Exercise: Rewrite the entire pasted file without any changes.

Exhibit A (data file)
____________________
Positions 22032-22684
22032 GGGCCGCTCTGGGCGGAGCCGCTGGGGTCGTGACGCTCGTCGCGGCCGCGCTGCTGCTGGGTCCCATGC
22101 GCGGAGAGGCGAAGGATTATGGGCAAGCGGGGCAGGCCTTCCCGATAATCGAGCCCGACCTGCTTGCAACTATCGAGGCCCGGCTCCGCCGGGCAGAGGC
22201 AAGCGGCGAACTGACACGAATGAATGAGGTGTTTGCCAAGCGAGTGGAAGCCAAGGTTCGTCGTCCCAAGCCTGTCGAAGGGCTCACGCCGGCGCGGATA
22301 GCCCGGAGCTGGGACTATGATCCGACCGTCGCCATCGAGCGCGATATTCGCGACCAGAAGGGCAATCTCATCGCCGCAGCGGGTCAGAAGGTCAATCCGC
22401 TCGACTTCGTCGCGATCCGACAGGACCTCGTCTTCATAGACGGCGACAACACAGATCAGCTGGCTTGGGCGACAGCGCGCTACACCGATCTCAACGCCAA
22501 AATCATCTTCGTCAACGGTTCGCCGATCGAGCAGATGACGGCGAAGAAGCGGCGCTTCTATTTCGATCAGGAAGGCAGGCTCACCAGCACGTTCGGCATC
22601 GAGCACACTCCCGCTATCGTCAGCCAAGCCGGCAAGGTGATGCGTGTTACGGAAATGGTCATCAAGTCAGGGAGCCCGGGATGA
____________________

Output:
Positions 22032-22684
22032 GGGCCGCTCTGGGCGGAGCCGCTGGGGTCGTGACGCTCGTCGCGGCCGCGCTGCTGCTGGGTCCCATGC
22101 GCGGAGAGGCGAAGGATTATGGGCAAGCGGGGCAGGCCTTCCCGATAATCGAGCCCGACCTGCTTGCAACTATCGAGGCCCGGCTCCGCCGGGCAGAGGC
22201 AAGCGGCGAACTGACACGAATGAATGAGGTGTTTGCCAAGCGAGTGGAAGCCAAGGTTCGTCGTCCCAAGCCTGTCGAAGGGCTCACGCCGGCGCGGATA
22301 GCCCGGAGCTGGGACTATGATCCGACCGTCGCCATCGAGCGCGATATTCGCGACCAGAAGGGCAATCTCATCGCCGCAGCGGGTCAGAAGGTCAATCCGC
22401 TCGACTTCGTCGCGATCCGACAGGACCTCGTCTTCATAGACGGCGACAACACAGATCAGCTGGCTTGGGCGACAGCGCGCTACACCGATCTCAACGCCAA
22501 AATCATCTTCGTCAACGGTTCGCCGATCGAGCAGATGACGGCGAAGAAGCGGCGCTTCTATTTCGATCAGGAAGGCAGGCTCACCAGCACGTTCGGCATC
22601 GAGCACACTCCCGCTATCGTCAGCCAAGCCGGCAAGGTGATGCGTGTTACGGAAATGGTCATCAAGTCAGGGAGCCCGGGATGA